Vaccines are as effective in combination as they are individually and combinations carry no greater risk for adverse side effects [icon icon=”thumbs-up” size=”small” style=”none” shape=”inherit”][/icon]
A number of studies have been conducted to examine the effects of giving various combinations of vaccines simultaneously. In fact, neither the Advisory Committee on Immunization Practices (ACIP) nor the American Academy of Pediatrics (AAP) would recommend the simultaneous administration of any vaccines until such studies showed the combinations to be both safe and effective. These studies have shown that the recommended vaccines are as effective in combination as they are individually, and that such combinations carry no greater risk for adverse side effects. Consequently, both the ACIP and AAP recommend simultaneous administration of all routine childhood vaccines when appropriate.
[icon icon=”thumbs-down” size=”small” style=”none” shape=”inherit”][/icon] Myth: DTaP vaccine causes sudden infant death syndrome (SIDS).
DTaP does not cause or contribute to SIDS [icon icon=”thumbs-up” size=”small” style=”none” shape=”inherit”][/icon]
The Institute of Medicine reported that all controlled studies that have compared immunized versus non immunized children have found either no association . . . or a decreased risk . . . of SIDS among immunized children and concluded that the evidence does not indicate a causal relation between [DTaP][/DTaP] vaccine and SIDS.
This belief came about because a moderate proportion of children who die of SIDS have recently been vaccinated with DTaP; and on the surface, this seems to point toward a causal connection. But this logic is faulty; you might as well say that eating bread causes car crashes, since most drivers who crash their cars had probably eaten bread within the past 24 hours.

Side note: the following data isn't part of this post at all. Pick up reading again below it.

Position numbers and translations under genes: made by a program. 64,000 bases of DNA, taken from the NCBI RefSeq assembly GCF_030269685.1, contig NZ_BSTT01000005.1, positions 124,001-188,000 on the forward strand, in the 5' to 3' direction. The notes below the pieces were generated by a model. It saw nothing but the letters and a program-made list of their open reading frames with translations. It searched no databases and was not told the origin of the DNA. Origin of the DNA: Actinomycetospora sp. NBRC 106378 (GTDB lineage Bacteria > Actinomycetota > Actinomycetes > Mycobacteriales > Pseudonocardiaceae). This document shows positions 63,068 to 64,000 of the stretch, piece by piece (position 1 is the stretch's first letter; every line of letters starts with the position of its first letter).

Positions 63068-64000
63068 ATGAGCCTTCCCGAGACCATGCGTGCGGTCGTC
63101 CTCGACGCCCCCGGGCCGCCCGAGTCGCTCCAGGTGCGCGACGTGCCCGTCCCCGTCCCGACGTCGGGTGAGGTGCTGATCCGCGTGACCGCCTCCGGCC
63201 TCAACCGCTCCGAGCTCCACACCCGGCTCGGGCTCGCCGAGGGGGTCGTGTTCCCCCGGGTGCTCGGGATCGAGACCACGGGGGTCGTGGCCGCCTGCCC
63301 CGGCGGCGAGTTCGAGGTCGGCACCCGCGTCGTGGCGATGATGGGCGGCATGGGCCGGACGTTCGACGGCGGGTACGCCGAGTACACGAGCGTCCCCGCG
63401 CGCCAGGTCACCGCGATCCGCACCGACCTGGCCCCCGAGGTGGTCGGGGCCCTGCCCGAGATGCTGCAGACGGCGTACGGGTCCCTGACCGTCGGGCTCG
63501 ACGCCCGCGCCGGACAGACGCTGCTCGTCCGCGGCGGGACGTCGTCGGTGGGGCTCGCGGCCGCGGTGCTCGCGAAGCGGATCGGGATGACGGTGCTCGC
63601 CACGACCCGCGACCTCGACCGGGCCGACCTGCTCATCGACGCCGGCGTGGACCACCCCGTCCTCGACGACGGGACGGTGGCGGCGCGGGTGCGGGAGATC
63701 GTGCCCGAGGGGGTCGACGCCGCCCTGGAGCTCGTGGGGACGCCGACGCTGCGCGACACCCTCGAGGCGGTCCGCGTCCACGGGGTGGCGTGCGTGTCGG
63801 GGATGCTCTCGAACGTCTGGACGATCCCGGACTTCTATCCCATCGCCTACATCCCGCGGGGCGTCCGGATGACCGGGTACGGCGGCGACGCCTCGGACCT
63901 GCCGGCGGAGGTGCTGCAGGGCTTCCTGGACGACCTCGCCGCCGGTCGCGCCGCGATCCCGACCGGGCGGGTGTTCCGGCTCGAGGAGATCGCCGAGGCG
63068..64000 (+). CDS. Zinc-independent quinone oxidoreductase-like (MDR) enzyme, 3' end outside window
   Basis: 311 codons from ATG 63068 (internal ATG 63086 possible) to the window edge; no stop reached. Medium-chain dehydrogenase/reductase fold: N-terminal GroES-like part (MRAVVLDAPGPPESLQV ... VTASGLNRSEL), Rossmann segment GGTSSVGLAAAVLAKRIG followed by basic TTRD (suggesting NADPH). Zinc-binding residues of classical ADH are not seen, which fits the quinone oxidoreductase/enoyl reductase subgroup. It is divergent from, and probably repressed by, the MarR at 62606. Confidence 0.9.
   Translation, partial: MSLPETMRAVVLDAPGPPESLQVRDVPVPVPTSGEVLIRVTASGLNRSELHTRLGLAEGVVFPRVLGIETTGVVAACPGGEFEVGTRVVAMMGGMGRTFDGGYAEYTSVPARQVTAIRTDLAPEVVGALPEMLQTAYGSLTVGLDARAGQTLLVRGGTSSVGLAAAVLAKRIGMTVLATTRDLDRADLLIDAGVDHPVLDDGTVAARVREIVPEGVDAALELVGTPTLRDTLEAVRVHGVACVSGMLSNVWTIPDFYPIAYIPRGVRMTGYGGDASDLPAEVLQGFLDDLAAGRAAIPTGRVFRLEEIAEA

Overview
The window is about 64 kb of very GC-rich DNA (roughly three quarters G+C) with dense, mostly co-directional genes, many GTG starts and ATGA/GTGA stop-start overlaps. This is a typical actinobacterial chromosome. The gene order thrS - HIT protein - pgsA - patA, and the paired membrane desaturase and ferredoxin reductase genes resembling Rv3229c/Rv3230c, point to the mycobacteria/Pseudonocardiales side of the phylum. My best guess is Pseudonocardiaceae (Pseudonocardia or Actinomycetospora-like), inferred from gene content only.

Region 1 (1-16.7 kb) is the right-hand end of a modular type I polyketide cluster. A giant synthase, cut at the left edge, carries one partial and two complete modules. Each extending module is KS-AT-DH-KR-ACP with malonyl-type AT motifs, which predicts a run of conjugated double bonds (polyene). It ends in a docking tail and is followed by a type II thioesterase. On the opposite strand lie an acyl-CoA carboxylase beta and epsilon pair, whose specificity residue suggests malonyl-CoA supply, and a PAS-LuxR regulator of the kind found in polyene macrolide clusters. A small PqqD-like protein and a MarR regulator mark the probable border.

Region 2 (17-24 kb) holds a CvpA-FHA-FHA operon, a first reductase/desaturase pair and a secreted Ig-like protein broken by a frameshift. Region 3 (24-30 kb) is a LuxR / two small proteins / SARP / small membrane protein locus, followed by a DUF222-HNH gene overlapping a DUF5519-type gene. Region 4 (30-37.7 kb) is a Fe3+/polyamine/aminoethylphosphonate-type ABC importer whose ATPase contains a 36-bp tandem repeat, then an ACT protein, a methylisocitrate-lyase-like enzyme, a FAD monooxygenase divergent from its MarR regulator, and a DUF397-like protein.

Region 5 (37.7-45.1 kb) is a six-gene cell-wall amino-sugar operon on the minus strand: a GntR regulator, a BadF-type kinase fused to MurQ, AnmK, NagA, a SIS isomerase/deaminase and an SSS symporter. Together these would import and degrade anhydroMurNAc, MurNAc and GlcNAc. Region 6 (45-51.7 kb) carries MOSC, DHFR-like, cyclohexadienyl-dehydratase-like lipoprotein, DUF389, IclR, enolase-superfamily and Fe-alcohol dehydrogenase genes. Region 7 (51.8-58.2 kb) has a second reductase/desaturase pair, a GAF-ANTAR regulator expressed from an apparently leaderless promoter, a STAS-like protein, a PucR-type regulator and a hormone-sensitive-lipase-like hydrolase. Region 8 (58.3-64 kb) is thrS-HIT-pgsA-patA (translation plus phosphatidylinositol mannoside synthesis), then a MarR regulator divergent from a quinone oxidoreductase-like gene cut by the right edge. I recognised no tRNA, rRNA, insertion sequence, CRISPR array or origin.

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[icon icon=”thumbs-up” size=”small” style=”none” shape=”inherit”][/icon] Immunizations are required and save lives
The American Academy of Pediatrics Says Children Need Immunizations
Despite our best efforts to educate parents about the effectiveness of vaccines and the realistic chances of vaccine-associated adverse events, some will decline to have their children vaccinated. This often results from families misinterpreting or misunderstanding information presented by the media and on unmonitored and biased Web sites, causing substantial and often unrealistic fears.
The Center For Disease Control and Prevention Says immunizations are safe
Myths and misinformation about vaccine safety can confuse parents who are trying to make sound decisions about their children’s health care.
Vaccination is a common, memorable event, and association of events in time often signals cause and effect. While some of the sickness or reactions that follow vaccination may be caused by the vaccine, many are unrelated events that occur by coincidence after vaccination. Therefore, the scientific research that attempts to distinguish true vaccine adverse events from unrelated, chance occurrence is important.